On March 19, the first full day of Uganda’s COVID-19 lockdown, I ventured on foot to my nearest trading center to stock up on supplies for our household. The street bustle was lighter than usual, but not substantially so. Supermarkets were equipped with washing stations, and most staff were wearing masks.

    A motorcycle raced by, sharply cutting off my footpath. The driver slammed on the breaks at the now non-operational minibus stop. He and his passenger, as it turned out, were police officers.

    “Didn’t you guys hear the boss’ directives last night?” I teased while continuing on my way. “No motorcycle is to carry people — only cargo!” I got a few laughs from onlookers who overheard my lighthearted civilian enforcement of Museveni’s lockdown decrees. But the police officers were not amused. 

    When I came out of the nearby supermarket five minutes later, more police had arrived to patrol the area. Seeing them armed with AK-47s — but no masks and standing shoulder to shoulder — I couldn’t help but offer more humor to diffuse the growing feeling of a military dystopia.

    “Guys, the big man said no large groups! Protect yourselves by keeping a distance! You don’t want to take this virus home to your relatives.” 

    The tenseness of the trading center loosened with a few giggles, until one of the officers barked in my face, saying I wasn’t supposed to be out in public.

    Unpleasant as it was, it was helpful to see how the authorities were enforcing Museveni’s new lockdown measures because later that day we intended to test them. Some neighbors and I were planning to deliver clean drinking water and snacks to the victims of a shoddy, opportunistic quarantine — a mismanaged detainment center for travelers arriving at Entebbe International Airport. Our goal was to expose the wretched conditions and the private profiteering that was going on at the expense of the travelers, even healthy ones. It was a sign of how Uganda’s dictator, in power for the past 34 years, would exploit this new global health crisis. Sure enough, rumors of swindling a half-billion-dollar International Monetary Fund loan ensued soon thereafter.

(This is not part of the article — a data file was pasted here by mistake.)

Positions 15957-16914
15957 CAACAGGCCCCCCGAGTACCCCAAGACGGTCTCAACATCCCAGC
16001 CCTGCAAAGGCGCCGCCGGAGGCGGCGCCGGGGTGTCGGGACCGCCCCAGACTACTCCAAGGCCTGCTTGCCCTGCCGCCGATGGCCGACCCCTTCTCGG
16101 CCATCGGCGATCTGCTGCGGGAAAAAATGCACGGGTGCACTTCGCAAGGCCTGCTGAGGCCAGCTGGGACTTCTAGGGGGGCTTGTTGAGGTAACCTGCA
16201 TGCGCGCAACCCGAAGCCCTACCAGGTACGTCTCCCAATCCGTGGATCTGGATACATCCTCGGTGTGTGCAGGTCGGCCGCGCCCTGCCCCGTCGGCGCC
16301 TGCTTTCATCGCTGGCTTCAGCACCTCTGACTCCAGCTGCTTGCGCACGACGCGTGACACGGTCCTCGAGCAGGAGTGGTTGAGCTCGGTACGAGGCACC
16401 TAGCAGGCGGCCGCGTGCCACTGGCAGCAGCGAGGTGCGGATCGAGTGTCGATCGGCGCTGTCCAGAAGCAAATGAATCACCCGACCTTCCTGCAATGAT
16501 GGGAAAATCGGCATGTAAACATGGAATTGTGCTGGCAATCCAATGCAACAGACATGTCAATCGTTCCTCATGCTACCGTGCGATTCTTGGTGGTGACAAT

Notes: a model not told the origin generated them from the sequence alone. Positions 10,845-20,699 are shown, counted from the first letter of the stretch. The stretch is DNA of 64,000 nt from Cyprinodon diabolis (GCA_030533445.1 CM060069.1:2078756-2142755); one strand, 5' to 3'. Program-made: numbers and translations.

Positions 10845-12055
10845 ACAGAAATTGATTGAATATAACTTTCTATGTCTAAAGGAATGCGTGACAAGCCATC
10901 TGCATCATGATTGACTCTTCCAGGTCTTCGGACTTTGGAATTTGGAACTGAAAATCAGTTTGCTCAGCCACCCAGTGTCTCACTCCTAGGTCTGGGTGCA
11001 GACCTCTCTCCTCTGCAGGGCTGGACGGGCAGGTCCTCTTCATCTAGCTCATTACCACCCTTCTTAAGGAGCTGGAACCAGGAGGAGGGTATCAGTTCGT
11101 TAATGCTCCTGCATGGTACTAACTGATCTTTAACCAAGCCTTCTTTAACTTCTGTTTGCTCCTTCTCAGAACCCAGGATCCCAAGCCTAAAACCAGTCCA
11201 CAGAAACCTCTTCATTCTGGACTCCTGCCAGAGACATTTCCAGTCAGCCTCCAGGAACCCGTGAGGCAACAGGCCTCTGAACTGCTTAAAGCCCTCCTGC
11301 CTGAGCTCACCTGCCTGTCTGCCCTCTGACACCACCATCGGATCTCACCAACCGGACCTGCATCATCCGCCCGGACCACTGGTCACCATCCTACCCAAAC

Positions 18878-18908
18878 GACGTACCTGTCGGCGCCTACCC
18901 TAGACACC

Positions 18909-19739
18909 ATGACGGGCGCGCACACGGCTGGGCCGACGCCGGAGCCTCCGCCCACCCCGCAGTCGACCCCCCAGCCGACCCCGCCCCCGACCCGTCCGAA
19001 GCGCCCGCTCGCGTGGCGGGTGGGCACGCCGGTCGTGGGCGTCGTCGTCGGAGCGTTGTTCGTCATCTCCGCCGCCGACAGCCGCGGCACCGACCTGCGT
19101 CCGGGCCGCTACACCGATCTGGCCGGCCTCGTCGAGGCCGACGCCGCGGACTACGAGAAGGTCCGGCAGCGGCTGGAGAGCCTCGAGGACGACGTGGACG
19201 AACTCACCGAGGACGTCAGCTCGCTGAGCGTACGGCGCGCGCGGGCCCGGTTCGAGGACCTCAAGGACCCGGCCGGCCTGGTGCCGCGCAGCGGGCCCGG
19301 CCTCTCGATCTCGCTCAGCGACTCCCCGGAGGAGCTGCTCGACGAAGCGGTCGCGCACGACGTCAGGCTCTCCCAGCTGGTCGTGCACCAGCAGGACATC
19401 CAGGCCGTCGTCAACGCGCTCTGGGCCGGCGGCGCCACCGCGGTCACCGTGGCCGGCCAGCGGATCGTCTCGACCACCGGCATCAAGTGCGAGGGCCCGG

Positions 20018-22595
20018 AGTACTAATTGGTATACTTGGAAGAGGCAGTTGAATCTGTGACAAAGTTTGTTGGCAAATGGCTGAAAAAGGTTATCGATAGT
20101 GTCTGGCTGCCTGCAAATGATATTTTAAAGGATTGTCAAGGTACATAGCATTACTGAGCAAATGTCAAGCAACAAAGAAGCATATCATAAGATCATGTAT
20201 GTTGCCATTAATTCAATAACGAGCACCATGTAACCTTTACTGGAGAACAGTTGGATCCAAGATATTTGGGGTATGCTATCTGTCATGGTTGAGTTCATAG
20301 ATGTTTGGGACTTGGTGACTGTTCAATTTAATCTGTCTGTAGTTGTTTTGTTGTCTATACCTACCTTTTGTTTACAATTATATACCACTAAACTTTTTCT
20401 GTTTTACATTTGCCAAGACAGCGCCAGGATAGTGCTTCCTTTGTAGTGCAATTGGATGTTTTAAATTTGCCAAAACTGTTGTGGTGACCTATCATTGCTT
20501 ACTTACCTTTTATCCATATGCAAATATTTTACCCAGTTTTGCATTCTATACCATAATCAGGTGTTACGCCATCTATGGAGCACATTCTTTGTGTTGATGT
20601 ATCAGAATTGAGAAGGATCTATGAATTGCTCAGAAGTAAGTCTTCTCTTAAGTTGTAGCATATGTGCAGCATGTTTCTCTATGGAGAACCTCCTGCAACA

A dictator’s dream come true

    Uganda had been relatively insulated from the pandemic, especially in March. The outbreak of COVID-19 traced the routes of the global economy, spreading especially in those areas of hypermobility. Uganda is a largely agrarian inland country without a large international transportation hub. Currently, only less than a thousand positive COVID-19 cases have been registered to date, none of them thus far fatal.

    What has been fatal, however, are the autocratic measures imposed upon Ugandans. Pregnant women and the sick are dying because they can no longer reach health centers to give birth under professional care and treat basic curable illnesses like malaria. Securing the proper paperwork to enable them to travel beyond police checkpoints to obtain professional medical assistance is a seemingly impossible nightmare for most. As a result, it is likely that more people have died from the harsh lockdown measures than those that currently test positive for COVID-19.

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    How can this be, when the outbreak has barely begun to penetrate Uganda’s borders? The short answer is that this pandemic arrived as a blessing to autocrats across the globe — especially those like Museveni with just a few months remaining until elections. Museveni has imposed convenient edicts to consolidate his power and political capital.

    In the first few days of the 12-hour curfew, Kampala’s urban poor — especially adult women selling produce at public markets for meager earnings — were brutalized by armed forces, including at least six who were killed. Stories surfaced that even before curfew hours, police were rounding up pedestrians, placing them together in confined spaces and releasing them only after extorting bribes.

    Museveni’s ban on private transportation began April 1. Most Ugandans use public transportation, which had already been restricted, but the total ban on all transportation of passengers (as opposed to cargo) ushered in a surge of existential threats. Adding insult to injury, those in need of medical services would have to get permission from their Resident District Commissioner, or RDC — the person heading districts of hundreds of thousands and sometimes millions of residents — to travel to the nearest professional health facility. Otherwise, the vehicles of their transporters would be impounded at police checkpoints.